ODEMI: One Dimensional Electromagnetic Inversion Dataset to Study Machine Learning and Lessons Learned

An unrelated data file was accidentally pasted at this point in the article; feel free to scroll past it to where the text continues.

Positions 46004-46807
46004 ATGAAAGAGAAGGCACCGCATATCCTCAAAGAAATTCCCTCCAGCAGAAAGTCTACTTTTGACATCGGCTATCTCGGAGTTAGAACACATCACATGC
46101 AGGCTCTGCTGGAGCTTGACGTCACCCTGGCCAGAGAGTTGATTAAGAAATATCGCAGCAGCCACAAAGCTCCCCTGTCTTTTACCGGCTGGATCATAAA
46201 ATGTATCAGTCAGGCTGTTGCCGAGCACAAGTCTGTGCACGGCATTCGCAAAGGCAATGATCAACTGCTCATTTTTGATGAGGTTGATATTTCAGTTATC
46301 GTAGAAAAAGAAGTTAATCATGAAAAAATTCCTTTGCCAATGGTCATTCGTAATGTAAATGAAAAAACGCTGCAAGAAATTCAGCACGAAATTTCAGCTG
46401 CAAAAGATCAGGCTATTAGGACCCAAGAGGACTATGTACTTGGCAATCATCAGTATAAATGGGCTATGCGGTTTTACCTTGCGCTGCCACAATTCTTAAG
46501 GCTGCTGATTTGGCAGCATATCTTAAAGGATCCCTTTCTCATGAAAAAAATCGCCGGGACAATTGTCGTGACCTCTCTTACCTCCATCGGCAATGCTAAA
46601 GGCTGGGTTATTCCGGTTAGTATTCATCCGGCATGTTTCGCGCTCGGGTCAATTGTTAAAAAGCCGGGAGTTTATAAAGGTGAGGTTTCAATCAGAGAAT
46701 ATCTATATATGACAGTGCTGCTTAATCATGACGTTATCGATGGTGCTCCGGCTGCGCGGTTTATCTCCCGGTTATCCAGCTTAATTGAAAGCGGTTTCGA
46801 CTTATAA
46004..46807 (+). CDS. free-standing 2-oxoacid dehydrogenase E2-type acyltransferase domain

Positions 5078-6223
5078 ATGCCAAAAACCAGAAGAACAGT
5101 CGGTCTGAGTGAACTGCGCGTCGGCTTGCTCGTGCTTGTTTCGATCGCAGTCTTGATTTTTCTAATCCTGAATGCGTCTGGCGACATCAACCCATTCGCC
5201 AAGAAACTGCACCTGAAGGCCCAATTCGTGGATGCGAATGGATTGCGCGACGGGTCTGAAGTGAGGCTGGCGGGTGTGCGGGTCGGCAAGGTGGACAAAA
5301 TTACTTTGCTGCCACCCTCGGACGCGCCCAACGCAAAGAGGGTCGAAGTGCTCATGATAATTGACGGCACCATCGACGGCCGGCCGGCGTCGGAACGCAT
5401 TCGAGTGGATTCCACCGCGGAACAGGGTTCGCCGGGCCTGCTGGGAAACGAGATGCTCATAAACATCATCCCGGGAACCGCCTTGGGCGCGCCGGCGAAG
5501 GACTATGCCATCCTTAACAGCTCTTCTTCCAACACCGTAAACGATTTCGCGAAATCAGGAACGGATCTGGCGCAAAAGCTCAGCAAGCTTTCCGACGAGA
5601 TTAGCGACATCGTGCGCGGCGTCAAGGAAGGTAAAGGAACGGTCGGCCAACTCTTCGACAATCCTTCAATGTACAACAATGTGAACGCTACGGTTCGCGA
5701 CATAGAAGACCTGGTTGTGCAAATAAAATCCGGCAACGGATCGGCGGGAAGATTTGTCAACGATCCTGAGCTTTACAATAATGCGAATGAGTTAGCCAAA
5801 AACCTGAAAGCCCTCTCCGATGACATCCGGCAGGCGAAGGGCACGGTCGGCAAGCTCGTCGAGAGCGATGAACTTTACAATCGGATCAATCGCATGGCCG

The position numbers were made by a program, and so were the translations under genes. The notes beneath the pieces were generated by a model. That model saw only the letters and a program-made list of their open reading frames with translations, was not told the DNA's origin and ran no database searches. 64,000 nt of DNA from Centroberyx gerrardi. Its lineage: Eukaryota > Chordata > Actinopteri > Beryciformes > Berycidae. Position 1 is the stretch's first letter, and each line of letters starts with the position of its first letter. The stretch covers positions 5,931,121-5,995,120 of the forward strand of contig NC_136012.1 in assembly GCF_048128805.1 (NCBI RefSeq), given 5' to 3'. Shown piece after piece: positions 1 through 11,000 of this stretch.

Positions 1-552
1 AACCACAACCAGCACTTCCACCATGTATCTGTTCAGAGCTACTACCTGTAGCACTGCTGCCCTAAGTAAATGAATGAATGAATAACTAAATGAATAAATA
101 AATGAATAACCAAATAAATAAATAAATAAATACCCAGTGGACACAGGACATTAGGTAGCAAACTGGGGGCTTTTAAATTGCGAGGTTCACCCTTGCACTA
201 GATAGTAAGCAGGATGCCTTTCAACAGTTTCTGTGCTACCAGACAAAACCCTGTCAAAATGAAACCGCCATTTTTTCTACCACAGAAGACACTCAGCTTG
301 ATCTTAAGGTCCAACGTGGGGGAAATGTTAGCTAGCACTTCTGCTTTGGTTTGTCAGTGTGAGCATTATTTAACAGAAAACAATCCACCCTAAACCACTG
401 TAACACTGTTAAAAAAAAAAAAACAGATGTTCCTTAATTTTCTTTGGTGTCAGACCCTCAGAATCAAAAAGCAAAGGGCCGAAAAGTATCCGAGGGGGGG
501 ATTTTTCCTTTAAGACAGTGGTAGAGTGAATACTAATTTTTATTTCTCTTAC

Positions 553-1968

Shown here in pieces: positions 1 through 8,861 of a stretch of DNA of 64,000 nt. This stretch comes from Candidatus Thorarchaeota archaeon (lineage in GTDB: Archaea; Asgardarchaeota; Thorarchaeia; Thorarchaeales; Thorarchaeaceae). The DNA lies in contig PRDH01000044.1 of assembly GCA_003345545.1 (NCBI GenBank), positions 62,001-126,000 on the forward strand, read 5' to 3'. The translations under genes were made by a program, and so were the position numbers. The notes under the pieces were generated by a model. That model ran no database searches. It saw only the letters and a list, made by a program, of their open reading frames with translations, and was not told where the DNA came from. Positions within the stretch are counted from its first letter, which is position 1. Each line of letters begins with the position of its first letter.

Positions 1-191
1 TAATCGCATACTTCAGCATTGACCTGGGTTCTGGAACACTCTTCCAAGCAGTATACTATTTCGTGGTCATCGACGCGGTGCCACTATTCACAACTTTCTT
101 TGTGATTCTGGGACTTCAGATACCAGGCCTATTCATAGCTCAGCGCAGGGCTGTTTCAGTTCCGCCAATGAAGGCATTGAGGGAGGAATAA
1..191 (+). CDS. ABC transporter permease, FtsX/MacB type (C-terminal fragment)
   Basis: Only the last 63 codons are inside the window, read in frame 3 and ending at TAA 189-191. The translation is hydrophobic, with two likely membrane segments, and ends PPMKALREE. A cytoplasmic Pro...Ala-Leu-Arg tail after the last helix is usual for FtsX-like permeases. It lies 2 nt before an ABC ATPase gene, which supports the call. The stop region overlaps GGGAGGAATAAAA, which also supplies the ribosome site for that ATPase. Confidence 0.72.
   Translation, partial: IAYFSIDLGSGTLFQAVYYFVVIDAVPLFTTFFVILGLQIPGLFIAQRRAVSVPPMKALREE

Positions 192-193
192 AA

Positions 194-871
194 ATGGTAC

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In the past a few years, electromagnetic inversion with machine learning has been one of the most popular subjects in the computational electromagnetics (CEM) society. Unlike many other more mature fields, e.g., computer vision, there is a lack of large datasets allowing both junior and senior members of the CEM society to experiment their machine learning algorithms with. In this talk, first, I would like to introduce a moderately large dataset: One Dimensional Electromagnetic Inversion (ODEMI), which includes hundreds of thousands of cases assuming different measurement configurations and multilayered medium scenarios [1]. In the second part, I will focus on some fundamental yet important lessons learned from our study conducted on this dataset using four machine learning methods: linear regression, k-nearest neighbors, random forests, and neural-networks [2]. In terms of accuracy, deep-learning outperforms the other aforementioned machine learning techniques at the expense of computational cost. Our numerical studies show that bringing antennas closer to the domain of interest and increasing the number of antennas help with reducing the error but this reduction is not linear. Similar to suggested mesh sampling density in classical CEM applications, use of 20-30 antennas per wavelength is the ideal case for the highest accuracy and further increase of the number of receiver antennas is not helpful. We also confirm an outcome of very recent studies carried by other research groups [3]: training and testing a learning system with broadband excitations outperforms the learning systems deploying single-frequency datasets. Last but not least, we show that training datasets created with random grids rather than uniform grids can significantly increase the inversion accuracy, especially for the single-frequency applications.